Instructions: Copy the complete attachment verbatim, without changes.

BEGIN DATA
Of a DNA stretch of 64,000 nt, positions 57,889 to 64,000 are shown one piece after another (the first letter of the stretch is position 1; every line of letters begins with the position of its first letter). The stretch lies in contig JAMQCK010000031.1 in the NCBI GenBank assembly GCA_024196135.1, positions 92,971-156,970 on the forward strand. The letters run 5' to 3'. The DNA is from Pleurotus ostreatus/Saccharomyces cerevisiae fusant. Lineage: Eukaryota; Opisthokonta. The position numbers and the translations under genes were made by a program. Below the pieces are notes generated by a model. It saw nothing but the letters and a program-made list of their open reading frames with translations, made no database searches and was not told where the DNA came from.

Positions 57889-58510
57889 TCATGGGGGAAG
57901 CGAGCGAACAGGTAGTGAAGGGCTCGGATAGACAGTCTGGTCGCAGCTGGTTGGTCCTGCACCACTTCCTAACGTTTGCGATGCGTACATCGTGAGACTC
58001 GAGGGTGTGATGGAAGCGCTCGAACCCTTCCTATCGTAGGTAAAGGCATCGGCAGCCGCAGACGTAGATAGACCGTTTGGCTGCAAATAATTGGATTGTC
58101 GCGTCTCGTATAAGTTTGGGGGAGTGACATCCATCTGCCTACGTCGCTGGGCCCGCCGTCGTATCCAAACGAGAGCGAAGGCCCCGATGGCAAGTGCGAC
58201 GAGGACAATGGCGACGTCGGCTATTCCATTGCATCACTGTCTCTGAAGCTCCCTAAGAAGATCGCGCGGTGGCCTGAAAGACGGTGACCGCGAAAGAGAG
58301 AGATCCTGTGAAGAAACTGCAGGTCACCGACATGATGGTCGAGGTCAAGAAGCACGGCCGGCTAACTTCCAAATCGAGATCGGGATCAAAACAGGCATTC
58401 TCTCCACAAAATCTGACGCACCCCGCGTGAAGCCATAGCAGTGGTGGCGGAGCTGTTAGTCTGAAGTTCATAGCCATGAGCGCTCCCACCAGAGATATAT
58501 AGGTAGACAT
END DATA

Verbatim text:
Of a DNA stretch of 64,000 nt, positions 57,889 to 64,000 are shown one piece after another (the first letter of the stretch is position 1; every line of letters begins with the position of its first letter). The stretch lies in contig JAMQCK010000031.1 in the NCBI GenBank assembly GCA_024196135.1, positions 92,971-156,970 on the forward strand. The letters run 5' to 3'. The DNA is from Pleurotus ostreatus/Saccharomyces cerevisiae fusant. Lineage: Eukaryota; Opisthokonta. The position numbers and the translations under genes were made by a program. Below the pieces are notes generated by a model. It saw nothing but the letters and a program-made list of their open reading frames with translations, made no database searches and was not told where the DNA came from.

Positions 57889-58510
57889 TCATGGGGGAAG
57901 CGAGCGAACAGGTAGTGAAGGGCTCGGATAGACAGTCTGGTCGCAGCTGGTTGGTCCTGCACCACTTCCTAACGTTTGCGATGCGTACATCGTGAGACTC
58001 GAGGGTGTGATGGAAGCGCTCGAACCCTTCCTATCGTAGGTAAAGGCATCGGCAGCCGCAGACGTAGATAGACCGTTTGGCTGCAAATAATTGGATTGTC
58101 GCGTCTCGTATAAGTTTGGGGGAGTGACATCCATCTGCCTACGTCGCTGGGCCCGCCGTCGTATCCAAACGAGAGCGAAGGCCCCGATGGCAAGTGCGAC
58201 GAGGACAATGGCGACGTCGGCTATTCCATTGCATCACTGTCTCTGAAGCTCCCTAAGAAGATCGCGCGGTGGCCTGAAAGACGGTGACCGCGAAAGAGAG
58301 AGATCCTGTGAAGAAACTGCAGGTCACCGACATGATGGTCGAGGTCAAGAAGCACGGCCGGCTAACTTCCAAATCGAGATCGGGATCAAAACAGGCATTC
58401 TCTCCACAAAATCTGACGCACCCCGCGTGAAGCCATAGCAGTGGTGGCGGAGCTGTTAGTCTGAAGTTCATAGCCATGAGCGCTCCCACCAGAGATATAT
58501 AGGTAGACAT